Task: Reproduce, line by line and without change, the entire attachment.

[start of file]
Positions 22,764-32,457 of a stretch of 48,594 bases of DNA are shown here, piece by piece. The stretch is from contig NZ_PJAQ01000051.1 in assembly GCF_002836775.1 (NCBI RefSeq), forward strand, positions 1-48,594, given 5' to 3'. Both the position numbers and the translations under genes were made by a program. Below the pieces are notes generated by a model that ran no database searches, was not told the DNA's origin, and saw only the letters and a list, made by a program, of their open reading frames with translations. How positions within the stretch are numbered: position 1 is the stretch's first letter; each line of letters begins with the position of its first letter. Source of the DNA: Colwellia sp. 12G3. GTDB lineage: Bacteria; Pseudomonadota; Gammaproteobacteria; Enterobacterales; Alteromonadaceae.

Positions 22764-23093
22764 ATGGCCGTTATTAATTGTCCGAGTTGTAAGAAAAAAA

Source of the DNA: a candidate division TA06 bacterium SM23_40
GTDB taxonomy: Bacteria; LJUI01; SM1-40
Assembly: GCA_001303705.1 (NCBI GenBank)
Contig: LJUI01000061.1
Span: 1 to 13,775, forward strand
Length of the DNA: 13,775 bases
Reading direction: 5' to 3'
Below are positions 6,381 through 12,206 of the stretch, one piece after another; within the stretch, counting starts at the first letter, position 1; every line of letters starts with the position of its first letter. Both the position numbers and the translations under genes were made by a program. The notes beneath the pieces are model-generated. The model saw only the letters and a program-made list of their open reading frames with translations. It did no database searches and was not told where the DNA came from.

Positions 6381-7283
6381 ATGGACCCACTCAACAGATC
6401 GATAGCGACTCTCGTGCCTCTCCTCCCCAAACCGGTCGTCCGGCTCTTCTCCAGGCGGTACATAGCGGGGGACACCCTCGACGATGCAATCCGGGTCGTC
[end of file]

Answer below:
Positions 22,764-32,457 of a stretch of 48,594 bases of DNA are shown here, piece by piece. The stretch is from contig NZ_PJAQ01000051.1 in assembly GCF_002836775.1 (NCBI RefSeq), forward strand, positions 1-48,594, given 5' to 3'. Both the position numbers and the translations under genes were made by a program. Below the pieces are notes generated by a model that ran no database searches, was not told the DNA's origin, and saw only the letters and a list, made by a program, of their open reading frames with translations. How positions within the stretch are numbered: position 1 is the stretch's first letter; each line of letters begins with the position of its first letter. Source of the DNA: Colwellia sp. 12G3. GTDB lineage: Bacteria; Pseudomonadota; Gammaproteobacteria; Enterobacterales; Alteromonadaceae.

Positions 22764-23093
22764 ATGGCCGTTATTAATTGTCCGAGTTGTAAGAAAAAAA

Source of the DNA: a candidate division TA06 bacterium SM23_40
GTDB taxonomy: Bacteria; LJUI01; SM1-40
Assembly: GCA_001303705.1 (NCBI GenBank)
Contig: LJUI01000061.1
Span: 1 to 13,775, forward strand
Length of the DNA: 13,775 bases
Reading direction: 5' to 3'
Below are positions 6,381 through 12,206 of the stretch, one piece after another; within the stretch, counting starts at the first letter, position 1; every line of letters starts with the position of its first letter. Both the position numbers and the translations under genes were made by a program. The notes beneath the pieces are model-generated. The model saw only the letters and a program-made list of their open reading frames with translations. It did no database searches and was not told where the DNA came from.

Positions 6381-7283
6381 ATGGACCCACTCAACAGATC
6401 GATAGCGACTCTCGTGCCTCTCCTCCCCAAACCGGTCGTCCGGCTCTTCTCCAGGCGGTACATAGCGGGGGACACCCTCGACGATGCAATCCGGGTCGTC